The set of tasks that support people in “owning”, or taking responsibility for the complexity, messiness and dissonance are likewise critical. Moving toward and owning the mind-map begins right after the map is created. People are asked to identify what they consider the most important and impactful trends as they relate to the topic and goals of the conference. The significant trends are marked (usually with some kind of sticky-dots) and then the whole group openly discusses what they see and feel.
The next morning people take a closer, deeper look at the map, analyzing it for trends that have the most dots, in other words, the trends identified by the most stakeholders as critically important. This analysis is done as a whole group. Next, in small groups, the owning process continues as people share what they are currently doing to deal with the mess and what they would do if they could. Then, groups discuss and express publicly both their “prouds” and “sorries” related to what they are doing right now to impact the topic of the conference.
The experience of taking responsibility for what is and isn’t happening seems to have three important psychological and emotional results. First, disclosing “sorries” helps people unload regrets and surface fears about the existing system and the part they have or haven’t had in it. Unloading relieves nonproductive tension, disentangles thoughts and feelings, increases awareness and understanding of diverse perspectives. Second, expressing “prouds” allows people to identify and clarify what is highly valued and worth carrying forward into the future. Third, the experience of listening and learning while all stakeholder groups share their prouds and sorries develops respect and trust. Coherence and unity are strengthened.
In her work with systems design, Frantz notes an “anxiety barrier” that needs to be penetrated during design genesis (Frantz in Reigeluth et al., 1993). The experience of creating the mind-map brings to a visible level many underlying, anxiety-producing phenomena in the system. Collaboratively facing, taking responsibility for and owning these conditions are essential experiences in penetrating the barrier. People are now ready to move forward into the next set of learning tasks: creating ideal future scenarios, discovering common ground, and planning for action that will begin to bring about the desired changes in the system.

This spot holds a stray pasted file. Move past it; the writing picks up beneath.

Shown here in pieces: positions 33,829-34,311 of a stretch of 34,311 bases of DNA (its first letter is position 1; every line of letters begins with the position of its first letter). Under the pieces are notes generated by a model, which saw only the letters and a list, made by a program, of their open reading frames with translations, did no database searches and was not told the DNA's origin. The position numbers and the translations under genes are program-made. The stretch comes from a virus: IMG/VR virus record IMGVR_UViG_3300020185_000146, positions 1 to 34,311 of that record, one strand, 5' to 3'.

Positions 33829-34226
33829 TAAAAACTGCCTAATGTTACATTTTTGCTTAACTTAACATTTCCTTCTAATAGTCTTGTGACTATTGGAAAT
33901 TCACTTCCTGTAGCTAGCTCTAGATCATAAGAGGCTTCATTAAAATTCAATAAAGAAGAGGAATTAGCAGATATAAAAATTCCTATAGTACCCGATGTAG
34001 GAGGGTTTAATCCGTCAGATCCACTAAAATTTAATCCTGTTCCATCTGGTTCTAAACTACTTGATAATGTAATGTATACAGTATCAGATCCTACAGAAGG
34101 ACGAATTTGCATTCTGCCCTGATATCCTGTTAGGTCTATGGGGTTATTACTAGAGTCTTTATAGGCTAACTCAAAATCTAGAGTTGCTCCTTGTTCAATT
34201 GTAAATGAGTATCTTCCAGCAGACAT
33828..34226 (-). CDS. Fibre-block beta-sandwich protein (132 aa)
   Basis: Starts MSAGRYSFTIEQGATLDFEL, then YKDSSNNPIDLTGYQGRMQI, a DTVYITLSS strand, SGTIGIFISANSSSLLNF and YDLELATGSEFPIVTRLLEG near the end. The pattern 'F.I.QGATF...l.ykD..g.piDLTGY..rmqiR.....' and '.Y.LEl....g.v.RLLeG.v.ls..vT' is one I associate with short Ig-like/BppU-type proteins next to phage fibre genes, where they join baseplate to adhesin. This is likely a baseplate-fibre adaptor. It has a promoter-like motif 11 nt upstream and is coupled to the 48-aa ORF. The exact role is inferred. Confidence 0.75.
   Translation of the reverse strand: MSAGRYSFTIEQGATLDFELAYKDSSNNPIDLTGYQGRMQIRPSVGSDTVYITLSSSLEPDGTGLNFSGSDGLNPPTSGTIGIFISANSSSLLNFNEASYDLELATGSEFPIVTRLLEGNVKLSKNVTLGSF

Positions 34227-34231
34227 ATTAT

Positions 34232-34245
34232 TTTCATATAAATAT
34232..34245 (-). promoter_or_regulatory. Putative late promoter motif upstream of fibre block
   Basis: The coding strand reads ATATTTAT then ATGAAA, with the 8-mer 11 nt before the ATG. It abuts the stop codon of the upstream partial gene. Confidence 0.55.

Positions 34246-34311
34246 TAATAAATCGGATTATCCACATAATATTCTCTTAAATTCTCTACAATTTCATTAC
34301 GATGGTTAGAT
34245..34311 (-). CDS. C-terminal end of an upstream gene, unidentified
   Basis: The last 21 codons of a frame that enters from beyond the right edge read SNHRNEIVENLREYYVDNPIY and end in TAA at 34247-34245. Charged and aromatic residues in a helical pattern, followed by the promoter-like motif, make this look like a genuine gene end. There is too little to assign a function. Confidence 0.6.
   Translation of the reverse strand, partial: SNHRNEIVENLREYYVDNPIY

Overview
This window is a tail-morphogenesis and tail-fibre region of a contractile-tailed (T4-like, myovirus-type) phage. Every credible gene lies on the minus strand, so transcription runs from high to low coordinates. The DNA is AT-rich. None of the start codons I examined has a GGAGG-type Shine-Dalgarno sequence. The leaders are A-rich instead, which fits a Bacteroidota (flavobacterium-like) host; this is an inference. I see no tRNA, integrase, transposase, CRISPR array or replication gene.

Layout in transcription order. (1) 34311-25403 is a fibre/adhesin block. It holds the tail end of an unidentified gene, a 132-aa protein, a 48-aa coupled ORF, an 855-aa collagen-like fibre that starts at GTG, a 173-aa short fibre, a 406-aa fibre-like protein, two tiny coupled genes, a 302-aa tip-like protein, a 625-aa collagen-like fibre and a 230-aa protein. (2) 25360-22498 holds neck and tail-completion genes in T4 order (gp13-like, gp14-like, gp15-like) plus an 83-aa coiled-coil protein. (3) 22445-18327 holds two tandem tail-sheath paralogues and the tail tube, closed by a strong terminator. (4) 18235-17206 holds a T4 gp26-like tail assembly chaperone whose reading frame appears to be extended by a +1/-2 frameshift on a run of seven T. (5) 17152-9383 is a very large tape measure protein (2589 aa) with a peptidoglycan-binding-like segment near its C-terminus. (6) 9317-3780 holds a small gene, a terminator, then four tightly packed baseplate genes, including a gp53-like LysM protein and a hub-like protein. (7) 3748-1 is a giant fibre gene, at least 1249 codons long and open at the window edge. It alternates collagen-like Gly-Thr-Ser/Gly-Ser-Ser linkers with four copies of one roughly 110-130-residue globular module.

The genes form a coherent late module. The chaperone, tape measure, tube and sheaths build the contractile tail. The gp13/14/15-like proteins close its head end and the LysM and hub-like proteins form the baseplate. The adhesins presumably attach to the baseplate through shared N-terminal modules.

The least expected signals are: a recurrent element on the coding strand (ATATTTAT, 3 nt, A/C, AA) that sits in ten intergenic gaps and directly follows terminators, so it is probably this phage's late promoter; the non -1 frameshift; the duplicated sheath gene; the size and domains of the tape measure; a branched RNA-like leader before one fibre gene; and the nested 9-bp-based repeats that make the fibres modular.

I welcome the opportunity to share more details of the Future Search method as well as personal experiences using the Future Search conference as a design tool in the genesis phase of a long-term, comprehensive school community change effort here in Washington state. Please feel free to contact me!
Banathy, B. (1996). Designing social systems in a changing world. London: Plenum Publishing.
Caine, G. & R.N. Caine. (1994). Making connections: Teaching and the human brain. Menlo Park, CA: Addison-Wesley.
McCormick, S. & T. Waters. (1996). Preparing educational learning communities for change by design. In Trappl, R. (ed.)Cybernetics and systems: Proceedings of the thirteenth european meeting on cybernetics and systems research . Vol. 1; 434-439. Vienna, Austria: Austrian Society for Cybernetic Studies.
Reigeluth C., Banathy, B.H. and J. Olson. Eds. (1993). Comprehensive systems design : A new educational technology. New York: NATO ASI Series F. Vol. ARW.
Weisbord, M. & Janoff, S. (1995). Future Search: An action guide to finding common ground in organizations and communities. San Francisco: Berrett-Koehler.